Indeed, Midwestern grocery chain Roundy's Inc., backed by Willis Stein & Partners and other private investors, used some of the $163 million it reaped from its February IPO to pay down a portion of its $876 million in debt. A week before it priced its offering at $8.50 per share, Roundy's refinanced all of its existing debt, which also likely aided its offering. The stock has since steadily traded up to around $11.50 a share, a 35% hike.
Similarly, both Apollo-backed Rexnord Corp., a machinery and equipment manufacturer, and Advent International Corp.-owned Vantiv Inc., a payments processor, used the proceeds from their March IPOs to pay down debt. Each of them have seen their shares rise by about 20% since they went public.
Then there are the successful IPOs of luggage and briefcase company Tumi Holdings Inc. and mac and cheese giant Annie's Inc. The companies had little debt on their books when they went public in April and March, respectively. Tumi soared to $26 in its opening day of trading on April 18 after pricing at $18 per share, above its range. While it's traded down recently to around $25 a share, the stock is still up nearly 40%. Most of the proceeds went to the owner, London private equity firm Doughty Hanson & Co., as Tumi has only $64 million in debt and $32.7 million in cash on hand, not to mention 2011 net sales of nearly $330 million and adjusted Ebitda of roughly $72 million.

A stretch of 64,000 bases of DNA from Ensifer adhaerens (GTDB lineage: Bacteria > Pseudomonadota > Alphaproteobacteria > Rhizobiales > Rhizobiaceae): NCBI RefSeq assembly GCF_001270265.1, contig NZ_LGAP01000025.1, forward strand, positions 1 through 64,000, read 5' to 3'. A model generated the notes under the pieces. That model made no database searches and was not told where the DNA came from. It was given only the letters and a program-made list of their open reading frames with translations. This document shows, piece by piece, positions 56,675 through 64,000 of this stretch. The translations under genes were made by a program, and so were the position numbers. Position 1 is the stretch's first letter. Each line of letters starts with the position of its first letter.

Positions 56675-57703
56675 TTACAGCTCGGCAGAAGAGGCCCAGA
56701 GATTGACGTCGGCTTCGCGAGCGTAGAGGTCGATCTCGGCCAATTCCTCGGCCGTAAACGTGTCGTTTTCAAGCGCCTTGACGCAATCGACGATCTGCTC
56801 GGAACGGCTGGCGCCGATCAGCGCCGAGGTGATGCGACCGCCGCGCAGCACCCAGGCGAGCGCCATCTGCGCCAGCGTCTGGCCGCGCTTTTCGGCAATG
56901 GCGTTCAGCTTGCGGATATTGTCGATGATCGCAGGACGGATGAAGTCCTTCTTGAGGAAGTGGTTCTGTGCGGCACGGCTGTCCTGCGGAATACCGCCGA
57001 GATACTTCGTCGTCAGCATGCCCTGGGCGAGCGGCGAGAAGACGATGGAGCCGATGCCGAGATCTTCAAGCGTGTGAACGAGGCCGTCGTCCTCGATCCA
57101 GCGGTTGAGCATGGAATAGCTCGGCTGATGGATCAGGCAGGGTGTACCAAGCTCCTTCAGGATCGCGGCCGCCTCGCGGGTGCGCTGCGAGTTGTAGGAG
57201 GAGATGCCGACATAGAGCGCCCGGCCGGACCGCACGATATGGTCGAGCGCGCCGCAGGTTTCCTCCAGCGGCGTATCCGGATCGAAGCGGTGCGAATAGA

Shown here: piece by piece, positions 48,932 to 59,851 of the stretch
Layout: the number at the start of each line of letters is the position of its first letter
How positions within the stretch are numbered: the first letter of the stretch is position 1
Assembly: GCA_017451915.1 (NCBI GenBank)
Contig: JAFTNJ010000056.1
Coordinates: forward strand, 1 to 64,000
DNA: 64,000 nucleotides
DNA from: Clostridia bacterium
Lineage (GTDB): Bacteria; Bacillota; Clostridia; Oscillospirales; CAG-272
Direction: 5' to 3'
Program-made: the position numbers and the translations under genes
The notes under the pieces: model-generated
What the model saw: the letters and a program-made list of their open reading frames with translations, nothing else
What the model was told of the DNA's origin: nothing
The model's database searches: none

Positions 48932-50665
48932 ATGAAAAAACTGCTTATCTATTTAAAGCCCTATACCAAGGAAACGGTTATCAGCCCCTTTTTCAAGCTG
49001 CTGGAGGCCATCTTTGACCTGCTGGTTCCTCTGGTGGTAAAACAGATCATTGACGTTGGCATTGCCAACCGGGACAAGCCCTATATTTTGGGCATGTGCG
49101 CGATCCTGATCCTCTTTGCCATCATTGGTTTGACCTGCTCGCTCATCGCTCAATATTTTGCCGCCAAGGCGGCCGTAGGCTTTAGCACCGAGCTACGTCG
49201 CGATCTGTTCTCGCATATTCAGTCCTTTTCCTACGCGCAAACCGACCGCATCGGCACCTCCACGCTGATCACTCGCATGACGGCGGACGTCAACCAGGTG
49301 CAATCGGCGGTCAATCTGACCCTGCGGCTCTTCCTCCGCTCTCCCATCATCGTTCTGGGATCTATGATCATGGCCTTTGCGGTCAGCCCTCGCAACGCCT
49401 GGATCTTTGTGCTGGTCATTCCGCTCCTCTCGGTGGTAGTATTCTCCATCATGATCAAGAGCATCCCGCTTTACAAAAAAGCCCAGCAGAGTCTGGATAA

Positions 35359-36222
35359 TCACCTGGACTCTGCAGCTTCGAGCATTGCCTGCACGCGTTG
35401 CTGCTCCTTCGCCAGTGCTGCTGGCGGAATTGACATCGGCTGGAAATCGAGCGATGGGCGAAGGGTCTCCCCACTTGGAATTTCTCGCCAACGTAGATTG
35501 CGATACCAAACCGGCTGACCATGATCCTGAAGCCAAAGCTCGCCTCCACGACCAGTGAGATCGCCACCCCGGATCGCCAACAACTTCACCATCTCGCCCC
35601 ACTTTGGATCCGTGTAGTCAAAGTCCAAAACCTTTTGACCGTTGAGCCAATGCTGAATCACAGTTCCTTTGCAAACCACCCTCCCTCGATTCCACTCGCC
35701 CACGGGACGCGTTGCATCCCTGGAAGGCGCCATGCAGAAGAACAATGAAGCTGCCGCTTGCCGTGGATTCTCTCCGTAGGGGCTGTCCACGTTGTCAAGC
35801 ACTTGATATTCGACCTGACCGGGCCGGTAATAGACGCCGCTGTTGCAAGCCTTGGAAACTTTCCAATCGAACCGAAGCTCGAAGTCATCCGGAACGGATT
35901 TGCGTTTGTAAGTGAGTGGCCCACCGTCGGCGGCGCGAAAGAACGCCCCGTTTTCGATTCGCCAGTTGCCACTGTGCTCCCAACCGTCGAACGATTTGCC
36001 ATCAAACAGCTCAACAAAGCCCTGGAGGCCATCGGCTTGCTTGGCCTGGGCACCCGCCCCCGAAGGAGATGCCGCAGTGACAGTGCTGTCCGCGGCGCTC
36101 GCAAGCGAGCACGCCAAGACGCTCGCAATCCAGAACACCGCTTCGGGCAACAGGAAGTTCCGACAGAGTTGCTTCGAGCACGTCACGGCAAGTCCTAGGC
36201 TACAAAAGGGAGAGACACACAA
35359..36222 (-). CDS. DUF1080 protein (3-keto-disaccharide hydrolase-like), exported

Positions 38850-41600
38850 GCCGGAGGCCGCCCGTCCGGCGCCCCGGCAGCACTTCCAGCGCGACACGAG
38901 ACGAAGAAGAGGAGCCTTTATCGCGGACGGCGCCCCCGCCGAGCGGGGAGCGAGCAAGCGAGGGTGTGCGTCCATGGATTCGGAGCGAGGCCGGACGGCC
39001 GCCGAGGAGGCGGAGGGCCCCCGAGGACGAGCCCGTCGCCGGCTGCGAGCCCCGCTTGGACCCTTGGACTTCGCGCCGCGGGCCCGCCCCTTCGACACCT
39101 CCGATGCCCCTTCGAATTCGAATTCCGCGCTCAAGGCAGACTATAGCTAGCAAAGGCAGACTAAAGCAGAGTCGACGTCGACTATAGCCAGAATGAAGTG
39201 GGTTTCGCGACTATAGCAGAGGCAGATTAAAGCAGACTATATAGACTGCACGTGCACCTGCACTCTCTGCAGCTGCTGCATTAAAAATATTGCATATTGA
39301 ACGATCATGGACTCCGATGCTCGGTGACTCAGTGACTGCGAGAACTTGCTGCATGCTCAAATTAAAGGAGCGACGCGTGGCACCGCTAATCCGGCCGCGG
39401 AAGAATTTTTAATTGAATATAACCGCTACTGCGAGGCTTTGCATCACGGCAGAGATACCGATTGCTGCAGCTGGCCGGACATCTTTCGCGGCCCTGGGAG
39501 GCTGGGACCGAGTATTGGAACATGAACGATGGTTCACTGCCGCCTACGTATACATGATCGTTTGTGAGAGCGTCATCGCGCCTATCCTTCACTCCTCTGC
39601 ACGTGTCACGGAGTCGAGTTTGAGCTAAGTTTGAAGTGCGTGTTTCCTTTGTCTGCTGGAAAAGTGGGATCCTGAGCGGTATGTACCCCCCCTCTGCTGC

Solera Capital LLC-backed Annie's, meanwhile, surprised everyone when it priced at $19 a share and doubled in its first day of trading, March 28. Annie's had only $13.3 million in outstanding debt, compared with $14.6 million in adjusted Ebitda. Like Tumi, Annie's can use its IPO cash to not only pay back its sponsors but to reinvest in its business for growth -- an option not as easy for a debt-laden company such as Caesars.
"Those types of companies with levered balance sheets tend to not be very fast-growing companies," says Nick Einhorn, an analyst with IPO research firm Renaissance Capital LLC. "Certainly, there are extra risks with the leverage. Some investors may be very wary."